TAS Consulting

Choosing Between an Irish Branch and a Private Limited Company

This brief article aims to highlight some of the fundamental differences between the two legal entities, as well as the registration processes that enable them.

It’s vital to remember that a subsidiary company is a separate legal entity that is subject to tax legislation (and liabilities) as well as the Companies Act 2014’s rigorous Annual Filing Requirements. A subsidiary is often thought to be more tax-efficient than a branch because it is subject to Irish tax on its worldwide income rather than simply its local income.

Subsidiary companies are typically formed as a Private Company Limited by Shares (LTD or limited company), which can choose their own names and is subject to a simplified digital formation process. 

The Companies Act of 2014 has replaced the concept of a ‘place of business,’ which existed under previous legislation, with the concept of a Branch Company. This principle also applies to international corporations with limited liability that want to set up shop in Ireland. These companies can be EEA (European Economic Area) or non-EEA.

The branch will be given the same name as the foreign company and will not be able to choose its own name (unless a business name registration is applied for). It should be noted that registering a branch company is a more involved process that requires the submission of relevant forms as well as supporting documentation.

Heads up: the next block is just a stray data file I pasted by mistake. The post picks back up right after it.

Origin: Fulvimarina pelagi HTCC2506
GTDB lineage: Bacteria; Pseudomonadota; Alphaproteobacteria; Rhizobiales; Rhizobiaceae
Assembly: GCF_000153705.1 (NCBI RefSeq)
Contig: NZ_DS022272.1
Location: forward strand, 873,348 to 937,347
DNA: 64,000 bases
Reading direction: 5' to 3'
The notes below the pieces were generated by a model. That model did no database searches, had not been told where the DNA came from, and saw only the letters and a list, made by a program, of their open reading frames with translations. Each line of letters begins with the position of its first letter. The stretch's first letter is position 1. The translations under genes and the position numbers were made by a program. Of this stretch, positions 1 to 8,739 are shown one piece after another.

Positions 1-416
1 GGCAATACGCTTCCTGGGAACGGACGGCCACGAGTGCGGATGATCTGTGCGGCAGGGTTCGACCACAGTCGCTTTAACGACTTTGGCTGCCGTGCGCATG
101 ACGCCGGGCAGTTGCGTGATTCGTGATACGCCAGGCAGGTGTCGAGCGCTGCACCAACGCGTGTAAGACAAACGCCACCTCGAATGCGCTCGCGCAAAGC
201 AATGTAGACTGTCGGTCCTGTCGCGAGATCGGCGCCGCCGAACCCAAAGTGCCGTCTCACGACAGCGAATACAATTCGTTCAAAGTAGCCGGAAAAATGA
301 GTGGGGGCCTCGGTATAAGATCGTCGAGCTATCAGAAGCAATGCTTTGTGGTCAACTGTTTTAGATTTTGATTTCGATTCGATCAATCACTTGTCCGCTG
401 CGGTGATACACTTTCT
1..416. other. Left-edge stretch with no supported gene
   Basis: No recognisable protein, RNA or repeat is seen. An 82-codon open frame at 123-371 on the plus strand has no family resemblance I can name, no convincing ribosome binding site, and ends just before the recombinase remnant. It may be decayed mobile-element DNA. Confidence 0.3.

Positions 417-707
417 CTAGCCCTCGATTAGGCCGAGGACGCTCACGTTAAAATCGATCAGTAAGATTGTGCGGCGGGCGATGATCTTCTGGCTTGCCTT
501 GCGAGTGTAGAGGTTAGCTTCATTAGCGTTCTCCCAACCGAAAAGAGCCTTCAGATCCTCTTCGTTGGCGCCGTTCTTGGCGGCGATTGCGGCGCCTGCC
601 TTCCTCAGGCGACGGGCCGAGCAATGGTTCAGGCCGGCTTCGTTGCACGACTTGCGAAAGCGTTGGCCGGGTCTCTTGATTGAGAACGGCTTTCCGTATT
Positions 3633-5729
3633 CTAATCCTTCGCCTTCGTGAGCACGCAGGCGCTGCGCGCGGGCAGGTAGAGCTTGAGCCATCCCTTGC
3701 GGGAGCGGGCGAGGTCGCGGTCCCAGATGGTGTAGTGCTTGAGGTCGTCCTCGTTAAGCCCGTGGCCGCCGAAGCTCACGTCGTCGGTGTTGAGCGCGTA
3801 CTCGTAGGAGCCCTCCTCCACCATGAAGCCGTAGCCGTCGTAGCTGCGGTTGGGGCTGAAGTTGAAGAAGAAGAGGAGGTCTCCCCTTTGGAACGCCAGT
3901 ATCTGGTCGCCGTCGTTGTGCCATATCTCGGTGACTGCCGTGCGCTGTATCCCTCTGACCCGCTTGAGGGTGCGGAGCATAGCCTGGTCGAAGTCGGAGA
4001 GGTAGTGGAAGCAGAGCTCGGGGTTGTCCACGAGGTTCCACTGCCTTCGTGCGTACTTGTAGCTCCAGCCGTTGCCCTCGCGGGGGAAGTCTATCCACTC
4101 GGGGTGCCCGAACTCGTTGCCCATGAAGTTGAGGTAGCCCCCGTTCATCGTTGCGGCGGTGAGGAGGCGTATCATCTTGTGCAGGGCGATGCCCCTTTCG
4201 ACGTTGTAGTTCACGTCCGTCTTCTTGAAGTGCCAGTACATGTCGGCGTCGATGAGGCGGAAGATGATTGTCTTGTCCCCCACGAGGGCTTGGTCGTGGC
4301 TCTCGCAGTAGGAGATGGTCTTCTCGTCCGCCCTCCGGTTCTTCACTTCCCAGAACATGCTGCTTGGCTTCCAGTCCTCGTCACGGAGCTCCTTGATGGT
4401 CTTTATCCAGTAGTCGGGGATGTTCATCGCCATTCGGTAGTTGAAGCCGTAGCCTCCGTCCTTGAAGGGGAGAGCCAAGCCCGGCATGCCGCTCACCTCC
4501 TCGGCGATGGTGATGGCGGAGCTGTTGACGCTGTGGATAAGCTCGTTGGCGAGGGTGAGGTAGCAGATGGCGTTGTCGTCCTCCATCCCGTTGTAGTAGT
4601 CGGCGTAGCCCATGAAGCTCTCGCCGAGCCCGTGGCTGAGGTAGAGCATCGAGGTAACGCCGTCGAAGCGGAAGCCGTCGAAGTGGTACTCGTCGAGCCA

• Copies of the foreign corporations’ constitutions (or defining documents, as the case may be) that have been apostilled.
  • Incorporation certificate
  • Certificates documenting any name changes that the company has undergone.

If they haven’t previously been done so, all of these documents must be translated into English.

As stated previously, a subsidiary is often seen as a more tax-efficient Irish firm than a branch because it is subject to Irish tax on its worldwide income rather than just its local income. Another important distinction to make between a subsidiary and a branch is achieving a balance between flexibility and accountability.

A subsidiary gives you a lot more flexibility (but also a lot more responsibility), but a branch gives you a lot less accountability (at the cost of flexibility). In the end, the environment in which you work will decide the balance you must achieve.

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